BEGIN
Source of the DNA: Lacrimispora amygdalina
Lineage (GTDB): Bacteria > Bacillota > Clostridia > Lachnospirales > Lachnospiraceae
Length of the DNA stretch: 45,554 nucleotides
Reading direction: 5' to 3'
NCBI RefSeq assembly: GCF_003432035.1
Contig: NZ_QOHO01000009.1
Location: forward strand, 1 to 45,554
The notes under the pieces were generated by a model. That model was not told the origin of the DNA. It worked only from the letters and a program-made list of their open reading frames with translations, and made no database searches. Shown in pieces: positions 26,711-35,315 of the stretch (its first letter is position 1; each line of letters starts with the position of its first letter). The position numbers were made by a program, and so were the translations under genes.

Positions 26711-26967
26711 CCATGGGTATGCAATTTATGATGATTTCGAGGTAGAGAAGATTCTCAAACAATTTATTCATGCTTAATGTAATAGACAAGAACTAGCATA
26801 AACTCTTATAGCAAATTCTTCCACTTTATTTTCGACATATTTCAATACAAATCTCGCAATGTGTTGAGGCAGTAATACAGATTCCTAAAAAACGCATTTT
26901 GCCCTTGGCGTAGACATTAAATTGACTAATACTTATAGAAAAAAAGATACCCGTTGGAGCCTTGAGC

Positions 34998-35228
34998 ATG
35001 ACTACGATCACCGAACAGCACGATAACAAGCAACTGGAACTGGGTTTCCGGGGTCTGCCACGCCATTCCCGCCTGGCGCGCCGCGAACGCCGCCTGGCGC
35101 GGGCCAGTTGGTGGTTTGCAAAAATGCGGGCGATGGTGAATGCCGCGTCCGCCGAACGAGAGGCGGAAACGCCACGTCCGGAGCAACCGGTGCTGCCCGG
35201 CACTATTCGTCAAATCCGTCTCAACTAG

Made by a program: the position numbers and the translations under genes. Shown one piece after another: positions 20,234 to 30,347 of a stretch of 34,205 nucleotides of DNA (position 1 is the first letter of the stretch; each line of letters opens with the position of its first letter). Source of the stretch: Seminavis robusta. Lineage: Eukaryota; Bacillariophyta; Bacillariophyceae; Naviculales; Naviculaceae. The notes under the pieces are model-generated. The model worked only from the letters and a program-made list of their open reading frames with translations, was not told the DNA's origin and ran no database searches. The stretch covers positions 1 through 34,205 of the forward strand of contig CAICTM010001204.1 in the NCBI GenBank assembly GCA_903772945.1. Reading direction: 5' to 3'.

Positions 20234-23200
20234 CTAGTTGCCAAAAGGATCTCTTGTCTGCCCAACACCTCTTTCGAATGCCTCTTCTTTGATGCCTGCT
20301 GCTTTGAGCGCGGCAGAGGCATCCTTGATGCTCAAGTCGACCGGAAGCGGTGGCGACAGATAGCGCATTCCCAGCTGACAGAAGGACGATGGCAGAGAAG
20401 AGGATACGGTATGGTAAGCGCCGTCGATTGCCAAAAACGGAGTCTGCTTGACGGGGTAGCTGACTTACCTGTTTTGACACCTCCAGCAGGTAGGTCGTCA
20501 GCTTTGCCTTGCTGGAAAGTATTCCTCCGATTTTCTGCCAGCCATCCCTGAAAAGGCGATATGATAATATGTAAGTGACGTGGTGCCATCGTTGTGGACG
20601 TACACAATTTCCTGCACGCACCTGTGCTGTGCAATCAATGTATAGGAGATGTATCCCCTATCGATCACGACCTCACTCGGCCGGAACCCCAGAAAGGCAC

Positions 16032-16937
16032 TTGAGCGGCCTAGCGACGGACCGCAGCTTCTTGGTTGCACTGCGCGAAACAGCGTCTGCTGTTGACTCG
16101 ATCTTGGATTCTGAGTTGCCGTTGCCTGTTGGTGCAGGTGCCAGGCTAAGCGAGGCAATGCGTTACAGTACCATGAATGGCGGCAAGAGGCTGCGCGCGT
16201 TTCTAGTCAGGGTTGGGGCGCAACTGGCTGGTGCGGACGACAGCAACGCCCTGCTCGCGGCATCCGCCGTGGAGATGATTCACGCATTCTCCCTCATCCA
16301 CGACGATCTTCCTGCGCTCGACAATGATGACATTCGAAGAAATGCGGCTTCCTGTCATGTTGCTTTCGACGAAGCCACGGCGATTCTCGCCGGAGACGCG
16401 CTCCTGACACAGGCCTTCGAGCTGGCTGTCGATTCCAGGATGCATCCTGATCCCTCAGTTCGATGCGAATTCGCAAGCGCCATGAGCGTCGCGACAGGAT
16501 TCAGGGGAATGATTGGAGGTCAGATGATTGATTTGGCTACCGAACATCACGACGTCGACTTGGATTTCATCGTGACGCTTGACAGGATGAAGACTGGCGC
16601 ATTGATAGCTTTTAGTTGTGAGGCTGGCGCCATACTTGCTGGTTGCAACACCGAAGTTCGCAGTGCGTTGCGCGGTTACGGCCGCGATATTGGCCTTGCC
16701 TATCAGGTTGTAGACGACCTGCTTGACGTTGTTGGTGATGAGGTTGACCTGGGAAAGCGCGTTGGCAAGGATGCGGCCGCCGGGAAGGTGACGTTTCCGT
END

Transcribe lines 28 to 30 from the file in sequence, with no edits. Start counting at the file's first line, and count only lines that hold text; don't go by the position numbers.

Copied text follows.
16201 TTCTAGTCAGGGTTGGGGCGCAACTGGCTGGTGCGGACGACAGCAACGCCCTGCTCGCGGCATCCGCCGTGGAGATGATTCACGCATTCTCCCTCATCCA
16301 CGACGATCTTCCTGCGCTCGACAATGATGACATTCGAAGAAATGCGGCTTCCTGTCATGTTGCTTTCGACGAAGCCACGGCGATTCTCGCCGGAGACGCG
16401 CTCCTGACACAGGCCTTCGAGCTGGCTGTCGATTCCAGGATGCATCCTGATCCCTCAGTTCGATGCGAATTCGCAAGCGCCATGAGCGTCGCGACAGGAT